Categories

A sample text widget

Etiam pulvinar consectetur dolor sed malesuada. Ut convallis euismod dolor nec pretium. Nunc ut tristique massa.

Nam sodales mi vitae dolor ullamcorper et vulputate enim accumsan. Morbi orci magna, tincidunt vitae molestie nec, molestie at mi. Nulla nulla lorem, suscipit in posuere in, interdum non magna.

Management: Helping vs. Controlling

I submit that subordinates typically view managers as having control issues—by which I mean that managers tend to be obsessed with maintaining control. The pathology because really bad when the manager would rather have a project fail than give up control. Lest it be thought that management as control is intrinsic to managerial capitalism, an alternative approach proffers a way out.


The full essay is at “Management: Helping vs. Controlling.”

Continue reading Management: Helping vs. Controlling

A Nietzschean Critique of the Modern Manager: An Alternative to Business Ethics

The functional managerial role in modern business is weak by Nietzsche’s standard. That is to say, a manager is of the vulgar rather than of noble strength. After highlighting Nietzsche’s project more generally, I discuss his notions of strength and weakness. I then delineate Nietzsche’s attitudes toward wealth, trade and modern industrial culture—the immediate context for his concept of the modern business manager. I argue that Nietzsche views this context as decadent. Within this framework, Nietzsche’s rendering of the primordial commercial relationship can be taken as his genealogy of the modern business manager. Finally, I describe the modern business manager as akin to the ascetic priest in being a herd animal desperately seeking to dominate the herd and, presumptuously, even the strong.   



The full essay is at “A Nietzschean Critique of the Modern Manager.”

Continue reading A Nietzschean Critique of the Modern Manager: An Alternative to Business Ethics

A Nietzschean Critique of the Modern Manager: An Alternative to Business Ethics

The functional managerial role in modern business is weak by Nietzsche’s standard. That is to say, a manager is of the vulgar rather than of noble strength. After highlighting Nietzsche’s project more generally, I discuss his notions of strength and weakness. I then delineate Nietzsche’s attitudes toward wealth, trade and modern industrial culture—the immediate context for his concept of the modern business manager. I argue that Nietzsche views this context as decadent. Within this framework, Nietzsche’s rendering of the primordial commercial relationship can be taken as his genealogy of the modern business manager. Finally, I describe the modern business manager as akin to the ascetic priest in being a herd animal desperately seeking to dominate the herd and, presumptuously, even the strong.   



The full essay is at “A Nietzschean Critique of the Modern Manager.”

Continue reading A Nietzschean Critique of the Modern Manager: An Alternative to Business Ethics

The Sound of Music: Marital Roles and Inner Transformations

Fifty years after the film’s initial release in 1965, viewers of The Sound of Music could measure the imprint of the women’s movement of the 1970s by how very different—antiquated actually—the film is in terms of marital roles. Whether Liesl in the first half of the film or Maria in the second, their acceptance of the dominance of husbands over wives stood out like a blade of grass needing to be cut in 2015 for all but a minority of viewers. Yet the internal changes that Maria and the Captain have the courage to undergo resonate in any age, being so much a part of human nature, as distinct from sociological artifacts.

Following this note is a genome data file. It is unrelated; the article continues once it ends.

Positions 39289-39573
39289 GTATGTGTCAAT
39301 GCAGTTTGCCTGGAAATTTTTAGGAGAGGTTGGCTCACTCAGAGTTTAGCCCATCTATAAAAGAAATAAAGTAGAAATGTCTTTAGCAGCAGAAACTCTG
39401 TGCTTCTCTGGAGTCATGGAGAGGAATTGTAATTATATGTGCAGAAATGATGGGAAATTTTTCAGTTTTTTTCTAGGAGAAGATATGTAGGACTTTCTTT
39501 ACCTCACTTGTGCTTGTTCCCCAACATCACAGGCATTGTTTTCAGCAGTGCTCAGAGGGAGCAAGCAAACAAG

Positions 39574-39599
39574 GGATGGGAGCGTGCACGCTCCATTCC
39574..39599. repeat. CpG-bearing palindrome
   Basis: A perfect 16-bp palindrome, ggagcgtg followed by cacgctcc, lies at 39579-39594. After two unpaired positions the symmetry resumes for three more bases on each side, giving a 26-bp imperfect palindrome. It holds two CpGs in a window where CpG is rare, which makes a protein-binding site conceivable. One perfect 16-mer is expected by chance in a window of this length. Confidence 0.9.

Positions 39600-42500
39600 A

The full essay is at “The Sound of Music.”

Continue reading The Sound of Music: Marital Roles and Inner Transformations

The Sound of Music: Marital Roles and Inner Transformations

Fifty years after the film’s initial release in 1965, viewers of The Sound of Music could measure the imprint of the women’s movement of the 1970s by how very different—antiquated actually—the film is in terms of marital roles. Whether Liesl in the first half of the film or Maria in the second, their acceptance of the dominance of husbands over wives stood out like a blade of grass needing to be cut in 2015 for all but a minority of viewers. Yet the internal changes that Maria and the Captain have the courage to undergo resonate in any age, being so much a part of human nature, as distinct from sociological artifacts.


The full essay is at “The Sound of Music.”

Continue reading The Sound of Music: Marital Roles and Inner Transformations

San Francisco: The Zuckerberg Syndrome

It is difficult enough diagnosing a dysfunctional culture in a large corporation—imaging having a large American city as a de facto patient. Not that I had any idea what treatment could possibly cure a social-psychological disease when I was in San Francisco. I, like so many other new-comers there, temporary or permanent, got the sense after only a few weeks that something was very wrong in the way people were interacting there. As a corporate man in his late twenties from L.A. remarked after just ten days in the city, “The people here are very rude.” As he described the particular behavior pattern, I was stunned; it matched what had taken a month for me to discern. This began my curiosity as to the dysfunctional culture undergirding the wholesale lack of manners, and, more particularly, how it is that a distinct mentality or value-set and behavioral trait can show up in so many individuals.


What lies beneath the clouds is not necessarily visible from above. (Jeff Chiu of AP)

The full essay is at “San Francisco.” 

Continue reading San Francisco: The Zuckerberg Syndrome